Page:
With transportation gobbling over 60% of America’s oil consumption, it defies reason for the senate to reject higher fuel economy standards for light trucks less than two months after voting overwhelmingly to save a million barrels of oil a day by 2013, the ALLIANCE TO SAVE ENERGY said on Tuesday.

The alliance is a coalition of business, government, environmental, and consumer leaders who promote the efficient use of energy worldwide to benefit consumers, the environment, economy, and national security.

In mid-June, the senate adopted the oil-saving amendment to its energy bill by a landmark vote of 99-1. The measure directs the president to save at least one million barrels of oil a day by 2013.

Yet on Tuesday, the senate voted 32-65 against an amendment by Senator Richard Durbin (a Democrat from Illinois) to increase fuel economy standards to 40 miles per gallon by 2015.

“The senate has taken an unfortunate wrong turn on the road to a balanced and sensible national energy policy, which should be built on a foundation of energy efficiency,” Alliance to Save Energy acting co-president Mark Hopkins said.

“This amendment would have compelled automakers to take the available technologies off the shelf and put them into our cars and light trucks,” Hopkins said. “In a turn for the worse, senators then supported, 66-30, an amendment by senators. Carl Levin (Democrat, Michigan) and Christopher Bond (Republican, Missouri) which fails to require any update in the antiquated fuel economy standards, now at a 23-year low.

“When will Detroit give ‘soccer moms’ a fuel-efficient SUV?” Hopkins asked.

In fact, according to The Detroit News, the Levin-Bond amendment would give regulators at the National Highway Traffic Safety Administration 30 months to issue new Corporate Average Fuel Economy standards.

The paper said that Levin argued that law makers lacked the expertise to pick a fair fuel economy target. Regulators would be directed to carefully assess new technology, car makers’ product plans, the potential impact on the economy and automotive safety, Levin reportedly said, taking politics out of the process.

“We direct NHTSA to raise CAFE standards, but we do not set the number,” Levin said, according to the Detroit News. “We lay out the criteria we want them to consider.”

According to the paper, when debating the amendement, Durbin said federal regulators had failed to mandate significant fuel economy increases without congressional prodding, and as a result the US fleet has become less efficient.

Durbin reportedly dismissed his opponents’ arguments that stiffer fuel economy rules would cost jobs if car makers have to sell fewer light trucks and close factories, and result in more highway deaths because vehicles would have to be lighter to meet the tougher standard. He said the vehicle industry made the same charges during congressional debates in the 1970s, when the CAFE programme was established, the Detroit News added.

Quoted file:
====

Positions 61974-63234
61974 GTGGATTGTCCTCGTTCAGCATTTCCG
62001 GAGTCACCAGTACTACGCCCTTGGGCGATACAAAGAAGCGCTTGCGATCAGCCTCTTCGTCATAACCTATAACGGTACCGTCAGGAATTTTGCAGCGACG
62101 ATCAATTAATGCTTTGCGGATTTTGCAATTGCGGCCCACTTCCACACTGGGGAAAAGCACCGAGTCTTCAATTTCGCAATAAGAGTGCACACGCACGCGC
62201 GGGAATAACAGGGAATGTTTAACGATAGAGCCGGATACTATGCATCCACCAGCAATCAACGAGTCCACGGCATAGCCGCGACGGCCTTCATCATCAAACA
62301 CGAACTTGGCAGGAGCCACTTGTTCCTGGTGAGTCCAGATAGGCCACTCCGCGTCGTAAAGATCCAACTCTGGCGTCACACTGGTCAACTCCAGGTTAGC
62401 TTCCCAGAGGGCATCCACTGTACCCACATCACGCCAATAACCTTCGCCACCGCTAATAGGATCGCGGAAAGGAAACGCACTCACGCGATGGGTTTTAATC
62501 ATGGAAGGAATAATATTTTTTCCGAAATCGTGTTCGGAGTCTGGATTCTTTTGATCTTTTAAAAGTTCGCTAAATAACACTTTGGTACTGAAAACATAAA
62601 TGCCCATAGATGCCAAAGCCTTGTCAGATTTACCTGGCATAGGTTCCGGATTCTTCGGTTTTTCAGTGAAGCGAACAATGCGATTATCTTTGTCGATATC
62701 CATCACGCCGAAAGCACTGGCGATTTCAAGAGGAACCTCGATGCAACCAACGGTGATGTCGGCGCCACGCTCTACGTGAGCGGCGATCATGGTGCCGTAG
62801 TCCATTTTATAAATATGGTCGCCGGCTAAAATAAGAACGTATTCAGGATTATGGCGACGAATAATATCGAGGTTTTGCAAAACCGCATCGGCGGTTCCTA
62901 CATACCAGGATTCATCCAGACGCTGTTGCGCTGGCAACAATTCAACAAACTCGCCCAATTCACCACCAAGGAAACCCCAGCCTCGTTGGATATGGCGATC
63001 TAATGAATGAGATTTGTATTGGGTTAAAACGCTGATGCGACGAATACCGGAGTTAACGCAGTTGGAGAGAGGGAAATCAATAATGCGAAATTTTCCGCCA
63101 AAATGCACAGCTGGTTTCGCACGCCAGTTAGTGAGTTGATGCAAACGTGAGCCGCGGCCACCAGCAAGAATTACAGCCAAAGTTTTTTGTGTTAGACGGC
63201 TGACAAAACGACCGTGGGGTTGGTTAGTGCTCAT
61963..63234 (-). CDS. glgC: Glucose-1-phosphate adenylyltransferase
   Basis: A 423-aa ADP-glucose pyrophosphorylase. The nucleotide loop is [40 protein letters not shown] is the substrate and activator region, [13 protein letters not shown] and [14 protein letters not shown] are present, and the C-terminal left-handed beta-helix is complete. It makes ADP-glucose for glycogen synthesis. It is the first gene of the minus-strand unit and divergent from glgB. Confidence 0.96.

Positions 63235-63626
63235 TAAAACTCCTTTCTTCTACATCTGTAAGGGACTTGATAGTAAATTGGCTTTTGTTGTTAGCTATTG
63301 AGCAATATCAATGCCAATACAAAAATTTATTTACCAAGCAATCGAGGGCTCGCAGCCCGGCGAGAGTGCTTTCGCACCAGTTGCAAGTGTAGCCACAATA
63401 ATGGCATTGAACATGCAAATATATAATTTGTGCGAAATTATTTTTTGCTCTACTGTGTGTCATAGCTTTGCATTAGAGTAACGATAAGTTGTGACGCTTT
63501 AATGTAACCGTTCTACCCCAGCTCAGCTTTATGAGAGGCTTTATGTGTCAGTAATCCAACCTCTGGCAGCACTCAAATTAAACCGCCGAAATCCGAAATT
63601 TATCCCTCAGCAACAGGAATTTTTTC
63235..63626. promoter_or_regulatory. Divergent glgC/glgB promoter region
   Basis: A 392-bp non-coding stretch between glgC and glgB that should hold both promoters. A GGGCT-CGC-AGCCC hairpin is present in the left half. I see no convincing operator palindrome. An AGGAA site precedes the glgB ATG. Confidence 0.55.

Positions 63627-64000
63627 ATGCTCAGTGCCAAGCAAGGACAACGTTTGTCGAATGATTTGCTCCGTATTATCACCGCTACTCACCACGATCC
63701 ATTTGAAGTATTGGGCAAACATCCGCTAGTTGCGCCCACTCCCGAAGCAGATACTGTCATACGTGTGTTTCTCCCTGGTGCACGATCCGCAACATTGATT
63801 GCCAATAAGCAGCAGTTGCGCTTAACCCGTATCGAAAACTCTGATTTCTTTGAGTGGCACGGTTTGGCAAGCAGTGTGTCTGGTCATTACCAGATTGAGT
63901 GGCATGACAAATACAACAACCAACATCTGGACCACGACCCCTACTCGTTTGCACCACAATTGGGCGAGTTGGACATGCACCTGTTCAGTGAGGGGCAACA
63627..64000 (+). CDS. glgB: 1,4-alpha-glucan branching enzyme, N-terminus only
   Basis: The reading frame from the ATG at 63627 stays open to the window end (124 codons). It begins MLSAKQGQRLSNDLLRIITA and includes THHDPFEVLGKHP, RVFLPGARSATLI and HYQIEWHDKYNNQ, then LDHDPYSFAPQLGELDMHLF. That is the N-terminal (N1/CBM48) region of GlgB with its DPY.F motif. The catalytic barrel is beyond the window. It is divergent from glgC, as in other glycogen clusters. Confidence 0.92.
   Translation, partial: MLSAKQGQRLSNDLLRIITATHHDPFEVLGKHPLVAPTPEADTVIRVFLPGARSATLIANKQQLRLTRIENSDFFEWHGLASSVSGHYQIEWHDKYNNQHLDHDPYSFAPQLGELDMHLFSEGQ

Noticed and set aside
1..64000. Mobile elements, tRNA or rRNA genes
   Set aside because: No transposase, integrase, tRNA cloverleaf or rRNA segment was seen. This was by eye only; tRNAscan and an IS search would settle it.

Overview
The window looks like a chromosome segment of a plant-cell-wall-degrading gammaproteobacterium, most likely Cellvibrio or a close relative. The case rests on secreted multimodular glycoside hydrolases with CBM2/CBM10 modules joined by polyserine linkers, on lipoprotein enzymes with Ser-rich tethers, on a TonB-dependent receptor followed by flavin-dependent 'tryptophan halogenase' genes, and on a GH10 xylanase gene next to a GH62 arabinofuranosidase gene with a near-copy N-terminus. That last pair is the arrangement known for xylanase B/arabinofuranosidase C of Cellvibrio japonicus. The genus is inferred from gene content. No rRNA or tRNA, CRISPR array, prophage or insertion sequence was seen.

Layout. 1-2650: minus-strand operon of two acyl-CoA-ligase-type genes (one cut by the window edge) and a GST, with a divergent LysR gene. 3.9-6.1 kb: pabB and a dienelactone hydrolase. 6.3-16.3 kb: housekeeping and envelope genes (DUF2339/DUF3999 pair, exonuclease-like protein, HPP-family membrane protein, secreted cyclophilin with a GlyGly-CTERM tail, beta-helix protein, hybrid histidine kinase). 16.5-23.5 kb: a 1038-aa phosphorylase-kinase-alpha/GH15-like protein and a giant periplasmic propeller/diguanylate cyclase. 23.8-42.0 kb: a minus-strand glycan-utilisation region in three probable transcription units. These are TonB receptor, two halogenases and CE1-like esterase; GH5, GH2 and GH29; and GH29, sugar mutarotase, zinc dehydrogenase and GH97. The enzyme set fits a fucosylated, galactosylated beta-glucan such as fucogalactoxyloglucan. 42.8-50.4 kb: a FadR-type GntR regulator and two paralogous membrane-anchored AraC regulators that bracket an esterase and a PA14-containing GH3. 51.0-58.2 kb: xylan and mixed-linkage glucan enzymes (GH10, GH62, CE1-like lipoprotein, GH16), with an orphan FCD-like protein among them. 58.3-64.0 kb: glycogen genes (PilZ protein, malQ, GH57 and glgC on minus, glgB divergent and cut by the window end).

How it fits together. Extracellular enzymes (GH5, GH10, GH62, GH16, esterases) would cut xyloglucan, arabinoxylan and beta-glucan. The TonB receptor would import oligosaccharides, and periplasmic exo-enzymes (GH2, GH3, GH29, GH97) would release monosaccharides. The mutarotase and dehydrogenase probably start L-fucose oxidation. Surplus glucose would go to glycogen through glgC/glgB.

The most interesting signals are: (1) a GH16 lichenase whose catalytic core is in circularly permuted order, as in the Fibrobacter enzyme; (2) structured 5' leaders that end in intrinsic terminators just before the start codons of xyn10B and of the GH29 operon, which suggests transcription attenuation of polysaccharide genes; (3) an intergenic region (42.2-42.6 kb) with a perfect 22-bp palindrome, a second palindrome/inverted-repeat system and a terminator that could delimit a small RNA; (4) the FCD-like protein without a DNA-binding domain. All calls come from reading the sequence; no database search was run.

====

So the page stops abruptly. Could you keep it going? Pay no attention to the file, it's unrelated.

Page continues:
“If they had had their way, we would all be driving cars that get 14 miles per gallon,” Durbin reportedly said. “I believe America can do better. American automakers and workers can rise to the challenge.”

The Detroit News noted that the Levin-Bond legislation would also allocate $US50 million to the Department of Energy to research and develop petrol-electric hybrid technology and would also direct the department to accelerate efforts to increase the viability of clean diesel engines. The plan in addition calls for the federal government to purchase fuel-efficient hybrids and alternative fuel vehicles for its fleets, the paper added.

The Detroit News said the senate is still expected to vote on one more CAFE amendment offered by Senator Dianne Feinstein (Democrat, California), possibly on Wednesday, whih would require SUVs and other light trucks to achieve the same fuel economy standard as cars, 27.5 mpg.

The Detroit News noted that Levin’s proposed changes to CAFE ultimately depend on the energy bill becoming law, and that the senate energy bill still faces many hurdles.

Senators will debate contentious amendments on global warming, power plant pollution and electricity deregulation later this week and, after passing the bill, will have to negotiate with the House of Representatives, which passed a competing energy plan earlier this year, the paper added, noting that, last year, the two chambers failed to reconcile their differences on competing energy bills.

This year, however, the Detroit News said, both bodies are ruled by Republicans, and President Bush is making completion of the plan a major legislative priority.